Check your garden for poisonous plants. According to the ASPCA, lilies, marijuana, sago palm, tulip/narcissus bulbs, azalea/rhododendron, oleander, castor bean, cyclamen, kalanchoe, yew, amaryllis, autumn crocus, chrysanthemum, english ivy, peace lily, pothos, and schefflera are all toxic to dogs, causing severe reactions including death.
Other common causes of poisoning in dogs are fertilizers, insecticides and herbicides, and compost piles. Be sure that you check the ingredients of any kind of chemical that you are using on your lawn or garden. It would be best to look for natural alternatives or do research to find products that are safe for pets.
Most fertilizers do not present much of a problem other than an upset stomach, but fertilizers that can cause more serious reactions are cocoa mulch and those containing a large amount of iron or herbicides and insecticides. Cocoa mulch, which dogs find quite tasty, contains caffeine, which is hazardous to dogs in large amounts. Although it is a necessary component of the human body, the large quantity of iron in some fertilizers is poisonous to dogs. And fertilizers containing herbicides and insecticides can be toxic if improperly applied.
One exception to the fairly mild nature of most fertilizers is disulfoton, which is used primarily with roses. Dogs have suffered a serious reaction just by digging in the ground around a treated rose plant. Check your supplement for its presence and avoid using it if you can.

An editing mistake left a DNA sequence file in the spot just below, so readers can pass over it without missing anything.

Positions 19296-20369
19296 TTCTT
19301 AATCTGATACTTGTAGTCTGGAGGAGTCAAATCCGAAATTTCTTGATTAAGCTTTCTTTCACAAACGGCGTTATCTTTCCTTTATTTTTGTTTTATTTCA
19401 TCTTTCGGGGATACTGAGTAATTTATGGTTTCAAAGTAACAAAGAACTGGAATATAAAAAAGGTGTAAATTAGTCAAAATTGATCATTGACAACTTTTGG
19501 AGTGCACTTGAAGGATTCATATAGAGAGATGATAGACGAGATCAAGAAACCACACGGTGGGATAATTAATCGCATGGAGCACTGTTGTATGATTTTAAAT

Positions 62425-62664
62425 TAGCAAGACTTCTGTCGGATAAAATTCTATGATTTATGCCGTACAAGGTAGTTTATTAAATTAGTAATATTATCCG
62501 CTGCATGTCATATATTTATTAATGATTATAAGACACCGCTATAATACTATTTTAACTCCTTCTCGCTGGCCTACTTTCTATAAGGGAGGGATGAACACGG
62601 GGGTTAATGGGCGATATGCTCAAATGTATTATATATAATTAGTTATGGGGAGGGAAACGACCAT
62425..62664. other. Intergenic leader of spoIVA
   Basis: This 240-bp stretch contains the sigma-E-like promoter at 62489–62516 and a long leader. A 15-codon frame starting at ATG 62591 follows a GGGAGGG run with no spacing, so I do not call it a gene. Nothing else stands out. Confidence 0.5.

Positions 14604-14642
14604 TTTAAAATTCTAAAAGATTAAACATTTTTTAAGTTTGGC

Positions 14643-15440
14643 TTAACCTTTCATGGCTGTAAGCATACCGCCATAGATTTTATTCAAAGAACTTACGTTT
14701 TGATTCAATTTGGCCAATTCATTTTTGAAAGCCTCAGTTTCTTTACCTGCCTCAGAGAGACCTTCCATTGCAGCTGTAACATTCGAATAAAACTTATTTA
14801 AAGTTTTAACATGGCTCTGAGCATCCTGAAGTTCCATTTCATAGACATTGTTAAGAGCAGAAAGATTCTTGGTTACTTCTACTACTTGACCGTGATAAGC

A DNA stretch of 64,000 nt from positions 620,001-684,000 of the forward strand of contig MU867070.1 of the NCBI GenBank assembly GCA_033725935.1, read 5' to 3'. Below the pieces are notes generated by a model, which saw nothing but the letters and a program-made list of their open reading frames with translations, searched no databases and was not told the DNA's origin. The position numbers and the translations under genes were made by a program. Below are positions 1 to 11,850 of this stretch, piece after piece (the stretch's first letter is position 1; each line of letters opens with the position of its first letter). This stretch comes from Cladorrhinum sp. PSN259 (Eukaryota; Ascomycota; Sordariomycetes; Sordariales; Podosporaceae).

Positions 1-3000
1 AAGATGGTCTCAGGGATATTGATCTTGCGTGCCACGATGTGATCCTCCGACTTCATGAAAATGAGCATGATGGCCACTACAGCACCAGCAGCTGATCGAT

If insecticides and herbicides are not applied properly, they can cause a problem as well. Be sure to read the directions very carefully and pay particular attention to the instructions regarding children and pets. In the case of liquid fertilizers, keep dogs, cats, and other pets off treated areas until they are dry.
Compost piles can be very attractive to dogs, but they are dangerous too. They contain food scraps that dogs are generally forbidden to eat at home, which makes them all the more irresistible. However, the decomposition of organic matter is also very attractive to certain types of fungi, many of which are poisonous. Ingesting these fungi can make your dog extremely sick. If you have a compost pile put a fence or some kind of barrier around it.
What You Should Do In Case of Accidental Poisoning
No matter how much care you take to keep your dog safe from poisonous products, you need to know the signs of poison ingestion:
- vomiting, especially bloody vomit
- diarrhea, especially bloody diarrhea
- racing heart
- urinating more or less frequently than usual
- drinking much more than usual
- weakness or sudden collapse
Make sure to have your veterinarian’s phone number and the phone number for your local emergency vet clinic posted in a conspicuous place. If your dog ingests poison or you suspect that she has, take them to the vet immediately. The longer you let her go without being treated, the more damage the poison will do.
RELATED: Poison prevention for dogs
Summer is a great time to get outdoors and enjoy time spent with your pet, but you must take the proper precautions. Knowing how to prepare your dog for summer is part of being a responsible pet owner. The better prepared you the more fun you and your pet will have on those hot summer days.